In a recent study by the American Society of Clinical Oncology (ASCO)1, there is an anticipated supply and demand shortage of medical and radiation oncologists through 2025. This is an update of the 2007 study that estimated a 14% increase in services provided and a 48% demand for services by 2020. The impacts of the Accountable Care Act (ACA), changes in prevention and screening guidelines, social and economic factors including insurance availability and cost of care, physician retirement rates and productivity levels for hospitals and physician practices will all influence the reaction to impending shortages. The results of the current study indicate that the overall demand for oncologist services will be 40%, without the impact of the ACA, with supply growing 25% by 2025. When the expected impacts of the ACA are calculated into the study, an additional 500,000 visits to oncologists may occur.
An increasingly complex matrix
Given the complexity of cancer care delivery, The Oncology Group developed a proprietary Cancer Care Matrix that outlines the flow process from prevention to survival or end of life in the cancer journey. As cancer care becomes increasingly complex, understanding, defining and analyzing the complexity of care delivery is essential. Knowing the needs of patients, providers and care settings to address the increasingly complex matrix of cancer care is difficult. Matrices are found in many scientific fields. In physics, they are used to evaluate physical phenomena; in probability theory, stochastic matrices are used to describe sets of probabilities. While relatively new in healthcare applications, understanding that the continuum of cancer care is not linear and influences and factors along the way will dramatically impact outcomes becomes the new normal.2 Manpower shortages, financial challenges, operational inefficiencies and quality are all components of the matrix that must be addressed to effect optimal patient outcomes.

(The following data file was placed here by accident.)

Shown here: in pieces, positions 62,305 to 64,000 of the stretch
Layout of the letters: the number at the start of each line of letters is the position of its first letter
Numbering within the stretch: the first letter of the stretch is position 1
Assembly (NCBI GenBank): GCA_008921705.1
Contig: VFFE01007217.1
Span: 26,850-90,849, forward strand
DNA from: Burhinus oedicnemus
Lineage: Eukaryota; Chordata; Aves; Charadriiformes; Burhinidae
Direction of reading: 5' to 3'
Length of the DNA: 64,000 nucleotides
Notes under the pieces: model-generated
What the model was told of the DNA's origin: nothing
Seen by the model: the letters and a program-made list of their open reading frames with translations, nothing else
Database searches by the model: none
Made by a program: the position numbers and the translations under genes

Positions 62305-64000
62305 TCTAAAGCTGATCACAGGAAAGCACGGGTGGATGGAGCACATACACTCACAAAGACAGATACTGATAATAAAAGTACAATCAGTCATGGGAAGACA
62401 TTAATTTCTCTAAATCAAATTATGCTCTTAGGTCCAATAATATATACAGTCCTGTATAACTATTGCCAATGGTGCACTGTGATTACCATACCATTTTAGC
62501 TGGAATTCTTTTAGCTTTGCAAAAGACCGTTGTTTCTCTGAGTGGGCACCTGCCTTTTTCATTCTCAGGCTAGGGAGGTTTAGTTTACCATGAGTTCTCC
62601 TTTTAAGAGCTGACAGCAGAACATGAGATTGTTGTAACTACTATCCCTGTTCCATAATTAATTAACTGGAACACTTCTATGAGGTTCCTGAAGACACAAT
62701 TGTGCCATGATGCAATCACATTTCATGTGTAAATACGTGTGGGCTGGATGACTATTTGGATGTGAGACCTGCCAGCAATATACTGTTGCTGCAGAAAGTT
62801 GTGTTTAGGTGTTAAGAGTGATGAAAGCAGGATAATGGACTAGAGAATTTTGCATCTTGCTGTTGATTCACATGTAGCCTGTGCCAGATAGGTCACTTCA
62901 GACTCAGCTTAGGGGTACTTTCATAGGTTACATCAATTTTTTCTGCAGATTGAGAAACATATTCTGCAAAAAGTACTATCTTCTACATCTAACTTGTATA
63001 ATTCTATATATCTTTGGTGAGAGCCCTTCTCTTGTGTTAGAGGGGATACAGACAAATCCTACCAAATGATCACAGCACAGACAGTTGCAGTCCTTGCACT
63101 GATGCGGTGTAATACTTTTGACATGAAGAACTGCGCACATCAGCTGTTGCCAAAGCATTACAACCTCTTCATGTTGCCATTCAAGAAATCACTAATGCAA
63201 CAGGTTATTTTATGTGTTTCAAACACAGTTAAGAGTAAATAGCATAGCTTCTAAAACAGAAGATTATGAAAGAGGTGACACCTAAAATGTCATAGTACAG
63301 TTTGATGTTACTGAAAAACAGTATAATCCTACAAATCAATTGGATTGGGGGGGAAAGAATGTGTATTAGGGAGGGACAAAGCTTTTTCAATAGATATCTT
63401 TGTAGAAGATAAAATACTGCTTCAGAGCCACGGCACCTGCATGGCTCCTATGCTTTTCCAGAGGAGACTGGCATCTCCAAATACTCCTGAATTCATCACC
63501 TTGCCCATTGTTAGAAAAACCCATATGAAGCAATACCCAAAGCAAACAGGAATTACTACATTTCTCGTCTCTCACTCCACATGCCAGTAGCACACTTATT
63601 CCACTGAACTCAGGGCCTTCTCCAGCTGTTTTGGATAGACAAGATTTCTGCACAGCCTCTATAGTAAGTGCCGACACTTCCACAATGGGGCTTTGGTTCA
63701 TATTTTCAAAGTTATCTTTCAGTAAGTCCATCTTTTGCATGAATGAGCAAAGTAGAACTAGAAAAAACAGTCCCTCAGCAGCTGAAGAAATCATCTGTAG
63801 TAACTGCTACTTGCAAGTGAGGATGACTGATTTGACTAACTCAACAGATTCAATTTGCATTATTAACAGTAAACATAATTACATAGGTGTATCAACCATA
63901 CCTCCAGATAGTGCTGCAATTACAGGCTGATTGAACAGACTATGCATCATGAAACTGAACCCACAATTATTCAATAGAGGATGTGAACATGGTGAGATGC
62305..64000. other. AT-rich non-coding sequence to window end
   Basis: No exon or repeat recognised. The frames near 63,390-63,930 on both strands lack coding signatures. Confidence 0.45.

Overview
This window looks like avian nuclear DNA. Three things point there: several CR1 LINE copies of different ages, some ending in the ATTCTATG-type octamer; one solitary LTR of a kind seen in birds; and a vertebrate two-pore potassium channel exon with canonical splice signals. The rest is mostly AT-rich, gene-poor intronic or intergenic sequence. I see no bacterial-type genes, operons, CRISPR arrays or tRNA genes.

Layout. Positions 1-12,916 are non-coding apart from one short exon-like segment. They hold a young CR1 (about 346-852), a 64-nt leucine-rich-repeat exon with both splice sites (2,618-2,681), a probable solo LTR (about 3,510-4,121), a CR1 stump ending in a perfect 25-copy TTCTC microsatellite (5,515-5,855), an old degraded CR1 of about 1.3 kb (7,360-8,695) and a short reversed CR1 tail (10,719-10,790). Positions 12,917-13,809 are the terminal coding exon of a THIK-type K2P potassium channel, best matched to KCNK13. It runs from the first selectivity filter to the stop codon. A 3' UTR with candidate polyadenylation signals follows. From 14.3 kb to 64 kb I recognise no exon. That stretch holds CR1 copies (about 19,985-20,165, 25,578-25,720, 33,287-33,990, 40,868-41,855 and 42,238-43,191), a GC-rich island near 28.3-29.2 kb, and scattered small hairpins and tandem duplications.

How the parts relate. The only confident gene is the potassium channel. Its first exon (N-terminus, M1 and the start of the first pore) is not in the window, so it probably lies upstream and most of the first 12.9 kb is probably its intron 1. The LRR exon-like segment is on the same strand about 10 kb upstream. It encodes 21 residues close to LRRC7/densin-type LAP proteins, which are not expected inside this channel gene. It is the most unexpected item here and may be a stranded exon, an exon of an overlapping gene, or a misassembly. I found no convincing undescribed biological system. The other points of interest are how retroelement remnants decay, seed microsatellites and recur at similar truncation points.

So what is a cancer program to do?